3. RESULTS

The mean age of our patients was 52.32±17.5 years, the mean measure of BMI was 26,41 ± 3,79 in the group. The distribution in separate groups by gender was the following: for men 27,33 ± 3,47 and 25,08 ± 3,9 for women (Table 1). Additionally, 62% of our patients had a body mass index (BMI) >25, and mean BMI was 26.4 ±3 kg/m2. Clinically, 97% of our patients had Psoriasis vulgaris (P. vulgaris) and 23% had nail lesions. Pitting was the most frequent presentation on the nail plate (15% of patients). Risk factor analysis showed that 46% of our patients had a history of smoking and 8% were active smokers.

Table 1. Sociodemographic variables in patients with psoriasis distributed by gender.
Male
n=42
Female n=29 Total
n=71
Mean±SD
AGE 53,92 ± 16,5 50 ± 19,1 52.32± 17.5
BMI 27,33 ± 3,47 25,08 ± 3,9 26,41 ± 3,79
n (%)
Comorbidity 12 (44.44) 15 (55.06) 27 (38.03)
Current smoker 1 (16.67) 5 (83.33) 6 (8.45)
History of smoking 7 (21.21) 26 (78.79) 33 (46.48)
Economy
Home 17 (100.00) - 17 (23.94)
Independent 3 (33.33) 6 (66.67) 9 (12.68)
Employee 2 (9.52) 19 (90.48) 21 (29.58)
Pensioner 3 (15.00) 17 (85.00) 20 (28.17)
Student 4 (100.00) - 4 (5.63)
Housing
Own 20 (40.00) 30 (60.00) 50 (70.42)
Leased 4 (33.33) 8 (66.67) 12 (16.90)
Common 5 (71.43) 2 (28.57) 7 (9.86)
Accommodation - 2 (100.00) 2 (2.82)
Marital status
Married 17 (36.96) 63.04(29) 64.79 (46)
Single 7 (53.85) 46.15(6) 18.31 (13)
Widower 5 (71.43) 28.57(2) 9.86 (7)
Free union - 100.00(5) 7.04 (5)
Degree level n (%)
Elementary school 4 (44.44) 5 (55.56) 9 (12.68)
High school 9 (33.33) 18 (66.67) 27 (38.03)
Technician 8 (50.00) 8 (50.00) 16 (22.54)
University 8 (42.11) 11 (57.89) 19 (26.76)
SD: Sandard Deviation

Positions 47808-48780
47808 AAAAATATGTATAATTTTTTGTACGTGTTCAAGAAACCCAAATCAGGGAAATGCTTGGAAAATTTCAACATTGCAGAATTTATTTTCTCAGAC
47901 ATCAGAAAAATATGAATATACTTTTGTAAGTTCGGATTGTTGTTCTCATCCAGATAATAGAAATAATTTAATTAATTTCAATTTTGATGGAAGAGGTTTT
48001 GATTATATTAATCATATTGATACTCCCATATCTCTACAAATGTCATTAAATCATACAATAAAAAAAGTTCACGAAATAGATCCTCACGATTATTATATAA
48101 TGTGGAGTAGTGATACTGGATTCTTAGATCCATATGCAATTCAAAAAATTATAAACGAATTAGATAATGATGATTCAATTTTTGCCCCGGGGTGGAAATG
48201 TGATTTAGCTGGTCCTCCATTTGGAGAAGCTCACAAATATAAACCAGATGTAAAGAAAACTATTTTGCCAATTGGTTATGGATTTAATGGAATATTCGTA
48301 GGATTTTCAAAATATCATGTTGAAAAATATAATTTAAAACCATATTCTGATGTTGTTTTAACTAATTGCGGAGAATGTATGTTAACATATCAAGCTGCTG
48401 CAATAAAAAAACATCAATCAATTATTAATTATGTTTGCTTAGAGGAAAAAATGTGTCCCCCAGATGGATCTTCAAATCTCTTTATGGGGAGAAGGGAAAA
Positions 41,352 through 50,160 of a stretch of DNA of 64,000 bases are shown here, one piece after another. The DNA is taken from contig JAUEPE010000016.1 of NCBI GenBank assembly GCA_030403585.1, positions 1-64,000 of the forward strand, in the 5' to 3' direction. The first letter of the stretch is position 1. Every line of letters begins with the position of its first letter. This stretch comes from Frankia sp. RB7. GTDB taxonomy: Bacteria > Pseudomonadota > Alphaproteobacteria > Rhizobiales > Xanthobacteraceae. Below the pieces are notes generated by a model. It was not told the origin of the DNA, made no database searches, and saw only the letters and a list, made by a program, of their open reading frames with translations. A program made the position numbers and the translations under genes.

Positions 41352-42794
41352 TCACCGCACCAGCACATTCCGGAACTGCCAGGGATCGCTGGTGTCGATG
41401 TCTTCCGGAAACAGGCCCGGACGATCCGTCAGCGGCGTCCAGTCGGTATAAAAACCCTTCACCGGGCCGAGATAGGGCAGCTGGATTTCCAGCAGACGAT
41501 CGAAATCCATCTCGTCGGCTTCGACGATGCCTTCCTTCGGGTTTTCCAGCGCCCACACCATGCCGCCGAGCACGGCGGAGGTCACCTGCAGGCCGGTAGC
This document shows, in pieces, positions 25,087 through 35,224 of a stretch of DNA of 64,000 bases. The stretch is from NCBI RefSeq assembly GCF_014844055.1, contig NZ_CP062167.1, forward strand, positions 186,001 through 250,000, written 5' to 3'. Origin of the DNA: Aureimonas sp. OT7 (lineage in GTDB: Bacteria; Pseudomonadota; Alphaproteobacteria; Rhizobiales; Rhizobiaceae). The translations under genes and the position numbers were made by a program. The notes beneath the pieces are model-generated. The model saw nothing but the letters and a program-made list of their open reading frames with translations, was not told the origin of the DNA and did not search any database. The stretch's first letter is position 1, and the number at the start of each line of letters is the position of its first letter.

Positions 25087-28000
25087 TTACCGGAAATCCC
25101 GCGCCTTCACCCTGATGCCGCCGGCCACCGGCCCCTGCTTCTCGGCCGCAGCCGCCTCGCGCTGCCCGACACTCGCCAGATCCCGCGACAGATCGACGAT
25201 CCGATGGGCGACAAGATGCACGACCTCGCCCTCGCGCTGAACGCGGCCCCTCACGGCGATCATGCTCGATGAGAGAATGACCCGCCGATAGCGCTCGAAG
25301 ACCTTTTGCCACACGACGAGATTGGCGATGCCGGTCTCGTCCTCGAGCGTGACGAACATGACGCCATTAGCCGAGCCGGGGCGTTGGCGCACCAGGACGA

BMI: Body Mass Index

3.1. Clinical Variables of Psoriasis

Clinically, 13% of patients had psoriatic arthritis, 97% had psoriasis vulgaris, and 41% presented with moderate to severe psoriatic activity. All patients were receiving topical corticosteroid therapy and 18% of patients were being treated with biological therapy. Methotrexate and anti-Tumor Necrosis Factor were the most commonly-used systemic treatments, with a frequency of 13% and 11%, respectively.

In terms of dermatology scales, the mean PASI score was 5.04±7.14, and was >10 in 14.08% of patients, while DLQI was >11 in 14.08% of patients. In total, 75% of patients with changes to the nails had severe psoriasis (p=0.002). Furthermore, 23% of patients had nail lesions; pitting was the most common type of lesion (15% of patients).

Plaque lesions on the head were found in 69 patients (97.18%), scaly lesions on the trunk in 48 patients (67.61%), with trunk extension in 70 patients (98.58%). Erythematous and scaly lesions on the upper limbs were observed in 46 individuals (64.79%) and compromised extension of the upper limbs was observed in 87.32% of patients. Erythematous lesions were evident on the lower limbs of 46 patients (64.79%; Table 2).

3.2. Laboratory Variables

None of the patients were positive for ACPA, with a mean level of 7.80± 0.07 U. Mean CRP level was 4.93±7.94 mg/L and mean Erythrocyte Sedimentation Rate (ESR) was 7.59± 8.75 mm3.